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Starting the Year With a Prayer Walk

Posted by Terry Cross on Jul 9, 2019 7:00:00 AM


Like the days of Nehemiah, we must rebuild the walls of schools. Every year we end school a bit broken down: kids stream out and leave piles of broken pencils, notebooks, and binders; textbooks are worn out; carpets are dirty; teachers are, frankly, pooped! Then we have to face the inevitable: repairing the building, repainting walls, reordering supplies, and restocking shelves. Maybe we have relationships to mend as well--harsh words at PTO meetings, complaints that turned into gossip, friction between staff and prayer walk teen prayingBut the Lord is good. He gives us the summer to refresh attitudes. Grace upon grace! And we are ready to rebuild. Unlike the builders at Babel, we build for the Lord’s name and renown, not our own. Without question, this brings opposition so, like those in Nehemiah’s group, we must build with a weapon in one hand. What is our weapon? The Sword of the Spirit, of course.


Welcome to a Prayer Walk!

At a school prayer walk, we usually open with group prayer and then split into smaller groups with “weapons” (Bibles or printed Scripture verses) in hand. We freely move to any area of the school property, inside or out. If you are inclined to lay hands on something, by all means, do so. You can pray using Scripture, aloud or silently, as the Lord leads. For students, you might use Colossians 1:9b-10.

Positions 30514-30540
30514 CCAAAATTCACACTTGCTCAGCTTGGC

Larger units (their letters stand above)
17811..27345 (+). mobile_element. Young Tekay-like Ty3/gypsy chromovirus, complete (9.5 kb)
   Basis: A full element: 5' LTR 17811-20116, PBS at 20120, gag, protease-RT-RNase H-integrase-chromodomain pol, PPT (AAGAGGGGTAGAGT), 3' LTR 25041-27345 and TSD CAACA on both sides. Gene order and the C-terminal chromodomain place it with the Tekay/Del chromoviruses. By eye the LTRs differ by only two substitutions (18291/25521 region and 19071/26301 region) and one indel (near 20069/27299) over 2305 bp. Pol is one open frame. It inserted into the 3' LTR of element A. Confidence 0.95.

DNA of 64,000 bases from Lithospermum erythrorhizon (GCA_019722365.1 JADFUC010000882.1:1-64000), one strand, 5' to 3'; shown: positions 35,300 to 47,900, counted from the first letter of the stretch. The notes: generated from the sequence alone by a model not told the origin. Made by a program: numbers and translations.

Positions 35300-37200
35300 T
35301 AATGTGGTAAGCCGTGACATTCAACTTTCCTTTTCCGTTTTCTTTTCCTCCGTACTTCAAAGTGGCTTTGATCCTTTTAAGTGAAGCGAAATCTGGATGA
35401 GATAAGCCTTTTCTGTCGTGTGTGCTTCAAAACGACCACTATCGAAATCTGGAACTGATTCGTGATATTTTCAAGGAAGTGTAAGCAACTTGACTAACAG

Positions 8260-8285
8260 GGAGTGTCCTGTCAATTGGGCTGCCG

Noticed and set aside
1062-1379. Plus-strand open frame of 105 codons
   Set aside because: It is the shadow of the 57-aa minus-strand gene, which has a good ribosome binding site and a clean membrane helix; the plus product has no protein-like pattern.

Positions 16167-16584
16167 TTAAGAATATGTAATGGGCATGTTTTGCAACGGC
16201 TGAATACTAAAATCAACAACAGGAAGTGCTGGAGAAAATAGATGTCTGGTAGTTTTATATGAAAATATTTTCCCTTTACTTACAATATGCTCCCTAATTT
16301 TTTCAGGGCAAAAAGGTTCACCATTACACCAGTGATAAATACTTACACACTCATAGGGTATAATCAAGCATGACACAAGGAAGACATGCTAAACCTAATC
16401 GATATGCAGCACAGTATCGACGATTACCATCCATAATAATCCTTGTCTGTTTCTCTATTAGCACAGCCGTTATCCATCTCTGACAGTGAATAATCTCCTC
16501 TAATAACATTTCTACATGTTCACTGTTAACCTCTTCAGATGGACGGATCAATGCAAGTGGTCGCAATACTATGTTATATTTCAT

lifting hand in prayer“We continually ask God to fill you with the knowledge of his will through all the wisdom and
understanding that the Spirit gives,
so that you may live a life worthy of the Lord and please him in every way: bearing fruit in every good work, growing in the knowledge of God,”        

For teachers you could use 1 Corinthians 15:58:

“Therefore, my dear brothers and sisters, stand firm. Let nothing move you. Always give yourselves fully to the work of the Lord, because you know that your labor in the Lord is not in vain.”

Pray-ers stop at the playground, at the lockers, in the bathrooms, in the lunchroom, as well as in the classroom to pray for things like safety, wholesome conversations, health, and good will among peers.

Prayer walks are not just for spiritual giants.

They are for anyone who has a child in an institution of education! Parents have many concerns once their children approach school age: Will my child fit in? Make friends? Resist peer pressure? (And there is peer pressure as early as kindergarten!) Will my child’s teacher truly love and appreciate the students? Where do I fit in as a parent?

Isn’t it logical to turn these concerns and fears over to the Lord? God hears the prayers of his people. He loves to act on behalf of them. Psalm 91:14-15a says, “Because he loves me,” says the Lord, “I will rescue him;   I will protect him, for he acknowledges my name.  He will call on me, and I will answer him.

prayer walk adult studentWhat a relief! Why not start this school year organizing or attending a prayer walk? You can begin like this:

 “May the Lord our God be with us as he was with our ancestors; may he never leave us nor forsake us. May he turn our hearts to him, to walk in obedience to him and keep the commands, decrees and laws he gave our ancestors. And may these words of mine, which I have prayed before the Lord, be near to the Lord our God day and night, that he may uphold the cause of his servant and the cause of his people Israel according to each day’s need, so that all the peoples of the earth may know that the Lord is God and that there is no other.” 1 Kings 8:57-60

Making the Move: Transitioning to a Classical Christian School

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Topics: Education, Parenting, Early Education, Classical Christian, Religion